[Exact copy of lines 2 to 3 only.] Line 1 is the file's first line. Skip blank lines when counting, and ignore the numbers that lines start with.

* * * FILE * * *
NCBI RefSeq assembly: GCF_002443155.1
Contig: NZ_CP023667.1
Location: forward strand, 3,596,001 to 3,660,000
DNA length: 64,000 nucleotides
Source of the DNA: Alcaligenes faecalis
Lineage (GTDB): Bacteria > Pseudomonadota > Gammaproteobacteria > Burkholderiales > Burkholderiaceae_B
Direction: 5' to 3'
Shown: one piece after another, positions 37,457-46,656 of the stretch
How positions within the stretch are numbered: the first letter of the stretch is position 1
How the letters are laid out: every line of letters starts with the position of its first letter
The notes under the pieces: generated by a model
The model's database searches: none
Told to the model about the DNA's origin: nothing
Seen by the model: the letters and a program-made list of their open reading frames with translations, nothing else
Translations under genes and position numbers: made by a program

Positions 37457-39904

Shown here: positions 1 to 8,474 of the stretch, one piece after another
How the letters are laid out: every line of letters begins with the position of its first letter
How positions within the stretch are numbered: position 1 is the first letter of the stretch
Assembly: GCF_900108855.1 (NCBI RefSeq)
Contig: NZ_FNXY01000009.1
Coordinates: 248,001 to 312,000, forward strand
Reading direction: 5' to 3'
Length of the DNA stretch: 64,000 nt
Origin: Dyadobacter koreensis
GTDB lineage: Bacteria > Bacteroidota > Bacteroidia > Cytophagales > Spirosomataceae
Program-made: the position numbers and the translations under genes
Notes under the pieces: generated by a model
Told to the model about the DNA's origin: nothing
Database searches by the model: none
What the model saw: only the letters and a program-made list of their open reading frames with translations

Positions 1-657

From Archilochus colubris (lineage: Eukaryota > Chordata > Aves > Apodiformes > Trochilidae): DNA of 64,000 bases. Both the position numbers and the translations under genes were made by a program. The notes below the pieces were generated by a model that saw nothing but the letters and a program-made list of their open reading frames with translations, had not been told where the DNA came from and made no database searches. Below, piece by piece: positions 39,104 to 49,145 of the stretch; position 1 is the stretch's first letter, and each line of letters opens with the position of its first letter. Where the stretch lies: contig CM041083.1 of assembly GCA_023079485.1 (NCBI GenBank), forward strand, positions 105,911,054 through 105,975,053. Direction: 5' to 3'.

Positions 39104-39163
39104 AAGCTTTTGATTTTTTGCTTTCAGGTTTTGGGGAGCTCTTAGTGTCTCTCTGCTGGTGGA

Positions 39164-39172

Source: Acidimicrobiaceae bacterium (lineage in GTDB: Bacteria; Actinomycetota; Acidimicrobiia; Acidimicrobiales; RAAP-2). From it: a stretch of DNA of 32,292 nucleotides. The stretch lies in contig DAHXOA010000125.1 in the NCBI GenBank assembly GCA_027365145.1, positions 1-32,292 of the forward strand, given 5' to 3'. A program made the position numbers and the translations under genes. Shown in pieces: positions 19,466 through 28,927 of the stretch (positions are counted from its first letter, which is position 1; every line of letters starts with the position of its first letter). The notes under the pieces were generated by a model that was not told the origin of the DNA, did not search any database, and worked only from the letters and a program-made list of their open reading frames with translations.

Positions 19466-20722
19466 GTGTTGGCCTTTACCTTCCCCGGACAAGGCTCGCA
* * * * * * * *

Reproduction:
Contig: NZ_CP023667.1
Location: forward strand, 3,596,001 to 3,660,000